Dress Code Equality

Category: Culture
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“While it is important that young, curious students are not arriving to school dressed more maturely than their age (yes, for boys and girls) it is important to pay attention to the sexism against girls within these dress code policies.” cited source. Female students are constantly being put on the spot and brought to attention. They are sometimes even harassed by others about their attire. Students and teachers alike should be more focused on education and learning, rather than wardrobe. Girls are being held to stricter standards, facing sexual harassment and inappropriate behaviors from fellow students, and are being treated unfairly on campus. This is all because school dress codes are not equally enforced to all students.

Females’ choices of clothing are held at a higher standard of judgement on school campuses than males. Since girls have, “more than boys,” they have to cover much more than necessarily needed. It’s not fair that females are constantly having to worry about making sure everything is long enough to fit dress code, even though nothing important is showing. “Females are constantly singled out for their clothing and embarrassed at school even though everything is covered.” cited source. Girls should not be punished for having different body parts because it’s completely out of one’s’ control. Students, no matter the gender, should be allowed to express themselves as long as their clothing is logical and reasonable. Boys are allowed to wear muscle shirts that expose their arms, chest, and back without question. So why can’t girls be allowed to wear tank tops that expose our arms? “‘I’ve never seen a boy called out for his attire even though they also break the rules,’ says Sunseri.” cited source. Boys think they can get away with more than girls because they aren’t dress coded nearly as often. Girls are constantly being brought to attention in a publicly humiliating manor. “Documented cases show female students being chastised by school officials, sent home, or barred from attending events like prom.” cited source. It’s embarrassing enough to be called out, but being forced to change clothes makes one feel shameful of themselves.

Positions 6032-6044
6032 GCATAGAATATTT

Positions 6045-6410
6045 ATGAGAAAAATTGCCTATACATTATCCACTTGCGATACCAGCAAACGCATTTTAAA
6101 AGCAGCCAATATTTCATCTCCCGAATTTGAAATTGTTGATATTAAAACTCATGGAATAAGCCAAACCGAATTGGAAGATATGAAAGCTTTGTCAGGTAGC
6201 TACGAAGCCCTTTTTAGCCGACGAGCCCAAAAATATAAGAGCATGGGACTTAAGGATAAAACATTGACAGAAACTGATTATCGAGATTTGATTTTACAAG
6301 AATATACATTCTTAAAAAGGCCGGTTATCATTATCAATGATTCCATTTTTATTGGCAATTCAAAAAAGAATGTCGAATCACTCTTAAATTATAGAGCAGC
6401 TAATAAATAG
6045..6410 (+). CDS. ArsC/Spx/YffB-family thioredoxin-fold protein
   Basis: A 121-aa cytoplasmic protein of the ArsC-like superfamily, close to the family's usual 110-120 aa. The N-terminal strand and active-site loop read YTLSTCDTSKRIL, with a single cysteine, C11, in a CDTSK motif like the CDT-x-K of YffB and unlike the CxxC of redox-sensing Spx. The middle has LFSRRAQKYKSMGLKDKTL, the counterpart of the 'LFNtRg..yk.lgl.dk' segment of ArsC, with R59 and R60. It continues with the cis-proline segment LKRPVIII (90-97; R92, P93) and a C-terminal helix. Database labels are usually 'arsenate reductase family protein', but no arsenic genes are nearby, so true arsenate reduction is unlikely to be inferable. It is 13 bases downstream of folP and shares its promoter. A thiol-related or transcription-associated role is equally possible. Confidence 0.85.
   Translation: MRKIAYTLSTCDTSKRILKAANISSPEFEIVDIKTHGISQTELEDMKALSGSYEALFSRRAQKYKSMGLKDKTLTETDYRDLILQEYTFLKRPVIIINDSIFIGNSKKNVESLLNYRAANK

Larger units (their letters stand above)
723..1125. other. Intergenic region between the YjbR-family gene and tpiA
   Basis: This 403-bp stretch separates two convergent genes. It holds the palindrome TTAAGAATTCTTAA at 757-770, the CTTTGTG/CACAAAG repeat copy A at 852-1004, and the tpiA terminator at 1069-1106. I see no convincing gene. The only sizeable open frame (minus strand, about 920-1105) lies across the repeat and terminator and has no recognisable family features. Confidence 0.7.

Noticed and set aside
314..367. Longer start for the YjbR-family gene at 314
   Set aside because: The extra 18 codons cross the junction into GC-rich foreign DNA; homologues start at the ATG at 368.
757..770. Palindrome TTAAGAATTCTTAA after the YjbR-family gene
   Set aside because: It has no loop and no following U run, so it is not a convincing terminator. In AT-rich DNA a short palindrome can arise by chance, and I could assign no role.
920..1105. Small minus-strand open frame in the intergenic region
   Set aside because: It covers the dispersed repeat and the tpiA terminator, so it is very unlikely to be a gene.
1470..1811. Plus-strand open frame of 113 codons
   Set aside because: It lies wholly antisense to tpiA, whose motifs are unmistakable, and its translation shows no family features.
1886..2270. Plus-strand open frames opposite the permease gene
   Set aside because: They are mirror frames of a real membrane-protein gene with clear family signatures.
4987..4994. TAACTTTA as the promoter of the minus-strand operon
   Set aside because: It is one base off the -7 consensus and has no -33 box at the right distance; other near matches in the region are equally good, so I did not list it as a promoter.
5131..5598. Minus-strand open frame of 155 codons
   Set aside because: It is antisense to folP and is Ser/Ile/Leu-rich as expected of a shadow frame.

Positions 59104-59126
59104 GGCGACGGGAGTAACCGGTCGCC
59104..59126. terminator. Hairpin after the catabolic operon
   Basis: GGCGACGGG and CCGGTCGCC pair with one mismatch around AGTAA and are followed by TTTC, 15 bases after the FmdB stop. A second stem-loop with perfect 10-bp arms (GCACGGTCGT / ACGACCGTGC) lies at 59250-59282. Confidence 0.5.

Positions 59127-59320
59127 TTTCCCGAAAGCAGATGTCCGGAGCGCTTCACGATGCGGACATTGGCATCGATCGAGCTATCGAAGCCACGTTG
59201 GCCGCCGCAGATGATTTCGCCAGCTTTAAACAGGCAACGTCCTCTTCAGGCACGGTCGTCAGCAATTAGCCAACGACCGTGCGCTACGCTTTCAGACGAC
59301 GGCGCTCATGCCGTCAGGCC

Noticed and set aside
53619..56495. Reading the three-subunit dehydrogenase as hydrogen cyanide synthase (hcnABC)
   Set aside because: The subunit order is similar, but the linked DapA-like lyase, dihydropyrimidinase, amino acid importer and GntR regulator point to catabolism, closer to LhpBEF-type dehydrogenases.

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Males can basically do what they want without confrontation. Society waves off their actions saying, “boys will be boys.” Males are not always being held responsible for acting mature. “[I]t seems almost insulting that schools instantly assume that boys lack self-control and pay more attention to a bra strap showing instead of what their teacher is teaching.” cited source. Boys should be worried less about collarbones and shoulders and more about their education. A females” attire should have only affect on herself; not others around her. The way a girl dresses one day should not define who she is overall as a person. “…criticized the dress codes as sexist in that they that they unfairly target girls by body-shaming and blaming them for promoting sexual harassment.” cited source. Distressed jeans showing skin above the knee is not an invitation for inappropriate behavior. Females are more than just a distraction. Girls have feelings and don’t deserve to be treated like an object. “Placing such strong emphasis on young women’s bodies may play a large part in their self-definition, their perceptions of themselves as sexual objects.” cited source. We are all different in our own ways, and dress codes often comes with body shaming.